Shortly after the arguments, workers and advocates gathered on the front steps of the courthouse for a press conference to put the case in context and to bring forward the stories of the workers and the families seeking home care who will be affected by the case. Workers spoke about the struggle to care for their patients while barely being able to make ends meet for their own families. Wages in the field are low: one quarter of workers are paid below the federal minimum wage, and the median wage is below $10 an hour. On top of that, home care workers are not ensured overtime pay like other hourly workers under the FLSA. Paula Wilson, a home care worker, spoke about the close relationships she forms with her consumers, and how she will often stay longer with them when they are going through periods of stress or aggravated illness but will not be compensated for that time. She emphasized that home care is not a profession where you can just clock out at the end of the day—but that the current system exploits workers for their compassion, instead of fairly compensating them for improving the quality of care that patients receive. Read more »
Today, Secretary of Labor Tom Perez announced that the Department of Labor has drafted a rule to reform overtime pay protections. Along with raising the minimum wage—which would rise to $12 an hour by 2020 under the Raise the Wage Act which was introduced in Congress last week—requiring that workers with modest salaries are compensated for all the hours they work would boost the earnings of millions of hard-working women and men and strengthen our communities and economy.
A little history: the federal Fair Labor Standards Act of 1938, in addition to setting a minimum wage, established the basic 40-hour workweek. Hourly workers and workers with salaries below a specified threshold, set by regulation, are entitled to overtime pay—at least time-and-a half their regular rate of pay—for hours in excess of 40 per week. The Act exempts more highly paid professional and managerial employees from the overtime rules. Read more »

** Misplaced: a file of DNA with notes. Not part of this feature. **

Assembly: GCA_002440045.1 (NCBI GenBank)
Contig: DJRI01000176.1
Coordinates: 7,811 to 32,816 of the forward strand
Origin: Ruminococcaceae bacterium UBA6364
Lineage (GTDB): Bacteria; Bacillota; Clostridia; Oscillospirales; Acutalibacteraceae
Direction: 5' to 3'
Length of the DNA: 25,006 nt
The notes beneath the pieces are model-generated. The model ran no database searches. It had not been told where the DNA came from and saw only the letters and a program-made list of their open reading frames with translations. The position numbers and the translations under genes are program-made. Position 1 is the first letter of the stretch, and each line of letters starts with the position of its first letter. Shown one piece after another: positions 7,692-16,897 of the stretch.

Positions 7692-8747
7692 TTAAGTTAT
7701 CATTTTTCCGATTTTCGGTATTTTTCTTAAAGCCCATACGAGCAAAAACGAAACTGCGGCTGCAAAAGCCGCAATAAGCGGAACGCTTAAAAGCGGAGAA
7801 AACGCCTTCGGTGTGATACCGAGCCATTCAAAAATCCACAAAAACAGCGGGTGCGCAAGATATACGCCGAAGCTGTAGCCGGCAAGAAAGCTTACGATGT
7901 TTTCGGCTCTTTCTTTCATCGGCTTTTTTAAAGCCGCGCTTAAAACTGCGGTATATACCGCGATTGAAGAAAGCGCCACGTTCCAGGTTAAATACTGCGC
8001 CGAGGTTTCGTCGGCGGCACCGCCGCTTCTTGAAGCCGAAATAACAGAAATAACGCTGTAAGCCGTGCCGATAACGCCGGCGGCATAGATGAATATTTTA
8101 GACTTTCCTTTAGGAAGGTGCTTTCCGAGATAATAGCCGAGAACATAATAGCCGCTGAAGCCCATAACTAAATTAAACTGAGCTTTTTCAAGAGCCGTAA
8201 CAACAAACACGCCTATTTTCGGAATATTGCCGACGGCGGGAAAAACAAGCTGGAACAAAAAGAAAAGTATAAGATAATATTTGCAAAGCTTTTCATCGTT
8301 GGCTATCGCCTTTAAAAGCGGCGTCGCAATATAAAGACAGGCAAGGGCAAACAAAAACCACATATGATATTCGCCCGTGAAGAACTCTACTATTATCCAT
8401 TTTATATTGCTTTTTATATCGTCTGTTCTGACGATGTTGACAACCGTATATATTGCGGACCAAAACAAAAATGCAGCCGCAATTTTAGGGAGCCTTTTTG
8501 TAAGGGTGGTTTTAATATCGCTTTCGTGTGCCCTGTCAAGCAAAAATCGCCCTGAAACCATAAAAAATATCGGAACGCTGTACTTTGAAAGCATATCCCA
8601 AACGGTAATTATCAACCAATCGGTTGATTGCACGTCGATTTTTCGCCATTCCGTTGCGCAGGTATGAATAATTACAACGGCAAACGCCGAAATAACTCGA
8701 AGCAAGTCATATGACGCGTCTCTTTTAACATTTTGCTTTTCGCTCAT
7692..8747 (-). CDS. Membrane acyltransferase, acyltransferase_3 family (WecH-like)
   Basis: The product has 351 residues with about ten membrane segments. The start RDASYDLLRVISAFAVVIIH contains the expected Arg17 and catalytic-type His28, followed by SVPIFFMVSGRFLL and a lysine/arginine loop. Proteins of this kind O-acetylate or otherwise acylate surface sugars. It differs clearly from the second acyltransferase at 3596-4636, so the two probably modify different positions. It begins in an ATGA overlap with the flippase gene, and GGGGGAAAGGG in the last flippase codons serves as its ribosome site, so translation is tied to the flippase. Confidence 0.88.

There is a growing movement across our nation for fair work schedules. This movement is spurred by women like Hilaria Bonilla, a single mother, who testified in a hearing on Maryland’s fair work schedules bill [PDF] about the consequences to her family of an extremely difficult work schedule. She has worked for her employer for more than a decade and earns only $11 per hour. Getting only one week’s notice of her schedule makes it extremely difficult for Ms. Bonilla to be involved in her 10 year old daughter’s school or to make doctor’s appointments for herself or her daughter. Despite having asked not to work nights, she is routinely assigned to the night shift. Ms. Bonilla testified that having more notice and more of a say in when she works would make all the difference to her ability to care for her daughter. Read more »
While we’ve already pointed out that the budget resolution released this week by House Budget Committee Chairman Tom Price (R-GA) claims to address the plight of struggling American families, but its proposals would almost certainly increase poverty and inequality—I wanted to take a closer look at its proposal for the Supplemental Nutrition Assistance Program (SNAP, formerly food stamps). SNAP provides low-income families with access to nutritious food; it is one of the most reliable supports for families during tough economic times and one of the most effective programs in alleviating poverty. SNAP served 46.5 million people in 22.7 million households on average each month in FY 2014.